A question & answer session to get to know the 2021 GG Scholar Juliet Ochola, 2nd year graduate student in the Entomology and Plant Pathology Departments.
What aspect of genetics and/or genomics most interests you?
I am interested in plant and microbial genetics and genomics. I want to study transcriptional responses that regulate physiological alterations associated with plant-microbe interactions.
What (or Who) influenced you to go into your field of study?
My interest in my field of study was influenced by Professor Ahmed Hassanali, my Organic Chemistry professor. He introduced me to the field of chemical ecology, which helped me link my chemistry background to agriculture, something that I have always been passionate about. He also introduced me to mentors that have been exceptionally instrumental to becoming who I am on this journey.
Who or what do you hope benefits from your research?
I hope my research will be beneficial to farmers, plant breeders and consumers at large. By studying how microbes and microbial produced compounds can be used to improve plant iron nutrition, we aim to provide environmentally benign alternatives for synthetic iron fertilizers while at the same time improving iron content of plant based foods.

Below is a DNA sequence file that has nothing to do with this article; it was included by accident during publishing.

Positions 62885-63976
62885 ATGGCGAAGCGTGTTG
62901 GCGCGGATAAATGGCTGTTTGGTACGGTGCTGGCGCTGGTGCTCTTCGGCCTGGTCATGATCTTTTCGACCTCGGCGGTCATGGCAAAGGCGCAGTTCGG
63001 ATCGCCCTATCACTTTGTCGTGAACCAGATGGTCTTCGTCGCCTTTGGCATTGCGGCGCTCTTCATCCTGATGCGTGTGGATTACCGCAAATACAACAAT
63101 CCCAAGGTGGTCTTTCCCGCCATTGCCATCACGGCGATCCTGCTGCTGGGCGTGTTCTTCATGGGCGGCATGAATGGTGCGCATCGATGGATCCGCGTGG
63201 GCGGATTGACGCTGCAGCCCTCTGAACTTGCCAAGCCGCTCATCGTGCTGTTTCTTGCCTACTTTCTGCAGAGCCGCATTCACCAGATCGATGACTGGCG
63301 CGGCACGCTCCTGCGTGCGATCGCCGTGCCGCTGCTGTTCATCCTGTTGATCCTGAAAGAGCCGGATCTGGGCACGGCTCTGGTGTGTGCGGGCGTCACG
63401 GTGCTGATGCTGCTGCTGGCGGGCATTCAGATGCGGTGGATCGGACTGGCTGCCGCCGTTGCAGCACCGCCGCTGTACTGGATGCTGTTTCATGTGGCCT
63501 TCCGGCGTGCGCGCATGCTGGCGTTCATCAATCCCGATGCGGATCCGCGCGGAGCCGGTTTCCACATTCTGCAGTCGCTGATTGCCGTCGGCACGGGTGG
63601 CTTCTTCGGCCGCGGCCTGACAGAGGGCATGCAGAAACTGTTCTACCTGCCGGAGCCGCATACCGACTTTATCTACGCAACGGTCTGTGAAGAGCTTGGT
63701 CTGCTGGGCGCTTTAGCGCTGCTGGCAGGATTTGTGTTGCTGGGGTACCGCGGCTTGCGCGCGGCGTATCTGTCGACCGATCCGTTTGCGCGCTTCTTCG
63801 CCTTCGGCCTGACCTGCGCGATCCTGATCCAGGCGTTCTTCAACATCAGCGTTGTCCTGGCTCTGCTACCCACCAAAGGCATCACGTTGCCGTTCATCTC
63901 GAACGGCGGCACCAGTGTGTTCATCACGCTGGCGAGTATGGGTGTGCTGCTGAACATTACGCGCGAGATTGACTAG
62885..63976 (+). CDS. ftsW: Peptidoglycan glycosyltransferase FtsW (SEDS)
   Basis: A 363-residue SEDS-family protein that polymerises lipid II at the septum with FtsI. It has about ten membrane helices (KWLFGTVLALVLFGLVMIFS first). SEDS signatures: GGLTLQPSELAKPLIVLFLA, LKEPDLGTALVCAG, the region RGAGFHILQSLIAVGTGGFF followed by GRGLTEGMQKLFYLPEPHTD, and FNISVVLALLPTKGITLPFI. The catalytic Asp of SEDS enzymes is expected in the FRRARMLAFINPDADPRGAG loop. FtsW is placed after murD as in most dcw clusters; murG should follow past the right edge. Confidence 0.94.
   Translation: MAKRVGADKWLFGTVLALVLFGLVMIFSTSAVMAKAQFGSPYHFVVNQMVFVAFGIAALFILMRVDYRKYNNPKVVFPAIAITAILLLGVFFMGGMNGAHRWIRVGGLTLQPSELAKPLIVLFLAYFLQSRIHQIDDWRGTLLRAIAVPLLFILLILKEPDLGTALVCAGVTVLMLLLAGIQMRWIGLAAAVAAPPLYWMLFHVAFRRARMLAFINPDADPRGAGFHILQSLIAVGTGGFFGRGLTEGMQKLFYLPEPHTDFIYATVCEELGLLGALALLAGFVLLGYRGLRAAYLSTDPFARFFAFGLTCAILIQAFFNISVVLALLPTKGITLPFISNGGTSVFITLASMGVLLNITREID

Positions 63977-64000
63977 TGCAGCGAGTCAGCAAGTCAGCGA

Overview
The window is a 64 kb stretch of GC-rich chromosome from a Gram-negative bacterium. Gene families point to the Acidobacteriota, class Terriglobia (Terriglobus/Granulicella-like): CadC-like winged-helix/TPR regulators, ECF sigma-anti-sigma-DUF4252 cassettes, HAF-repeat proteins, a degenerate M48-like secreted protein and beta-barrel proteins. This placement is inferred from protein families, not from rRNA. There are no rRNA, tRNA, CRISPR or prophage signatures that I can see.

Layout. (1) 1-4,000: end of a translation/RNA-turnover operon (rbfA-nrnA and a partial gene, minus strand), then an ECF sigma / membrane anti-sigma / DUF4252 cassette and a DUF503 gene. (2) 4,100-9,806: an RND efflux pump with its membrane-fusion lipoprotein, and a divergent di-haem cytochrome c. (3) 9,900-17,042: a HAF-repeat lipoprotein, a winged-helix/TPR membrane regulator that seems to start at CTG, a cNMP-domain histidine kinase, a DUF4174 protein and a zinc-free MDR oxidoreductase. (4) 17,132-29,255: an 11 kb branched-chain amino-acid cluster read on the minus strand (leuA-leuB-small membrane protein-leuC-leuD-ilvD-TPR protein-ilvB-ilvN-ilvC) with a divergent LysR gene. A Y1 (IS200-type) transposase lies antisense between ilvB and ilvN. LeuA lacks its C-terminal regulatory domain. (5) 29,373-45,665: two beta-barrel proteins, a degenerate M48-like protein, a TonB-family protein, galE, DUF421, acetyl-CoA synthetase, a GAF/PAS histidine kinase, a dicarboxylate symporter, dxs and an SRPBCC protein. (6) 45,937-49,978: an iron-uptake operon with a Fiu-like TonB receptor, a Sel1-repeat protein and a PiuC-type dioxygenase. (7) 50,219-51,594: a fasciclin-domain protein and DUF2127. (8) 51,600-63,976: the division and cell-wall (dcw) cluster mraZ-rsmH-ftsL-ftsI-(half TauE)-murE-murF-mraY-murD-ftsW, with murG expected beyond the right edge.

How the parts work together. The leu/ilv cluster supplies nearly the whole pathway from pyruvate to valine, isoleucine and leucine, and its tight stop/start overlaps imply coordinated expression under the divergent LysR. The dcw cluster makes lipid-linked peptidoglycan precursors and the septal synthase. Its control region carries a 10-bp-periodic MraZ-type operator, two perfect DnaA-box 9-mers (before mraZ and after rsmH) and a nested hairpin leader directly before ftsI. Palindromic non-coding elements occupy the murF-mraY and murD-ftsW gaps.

How can your research be used to inform decision makers (e.g. policy makers, resource managers, health practitioners, K12 educators, etc etc)?
My research aims to develop a sustainable way to improve plant iron nutrition that will eliminate synthetic chemicals, which are not only expensive but also environmentally unsafe. It will also provide sufficient iron levels in food crops and help combat iron deficiency induced anemia which affects approximately 30% of the world population.
What do you think is the most pressing issue or problem in your field of study?
The most pressing issue in my field of study is how to sustainably produce nutrient rich food that can feed the growing population amid the changing climate. Food security is and will remain a major challenge to the entire world even though there are areas worse affected than others. This calls for drastic changes in the current agricultural systems.
How do you expect the GG Scholars program to impact your work?
The GGS program has trained me to take a more holistic approach to my research. It has trained me to always think beyond what I can do and ask myself how other people’s expertise can help improve my ideas. I also like how strongly the program fosters collaboration and interdisciplinary research.
How would you describe your research interests to a 3rd grader?
Have you ever wondered how plants defend themselves from diseases? Or how they are able to get food and grow big and healthy? I study one of the ways they do this with the help of very tiny creatures called microorganisms. When plants grow in soil, their roots are surrounded by these microorganisms. Some of these microorganisms benefit plants by helping them to get nutrients (which plants use to make food) and defend them from diseases. I study how we can identify those specific beneficial microorganisms and use them to improve how we grow plants and increase yields so we can get lots of food for everybody.
What’s your dream job?
My dream job would be a position either in extension or an agriculture-based industry that allows me to research nature-based products for crop improvement.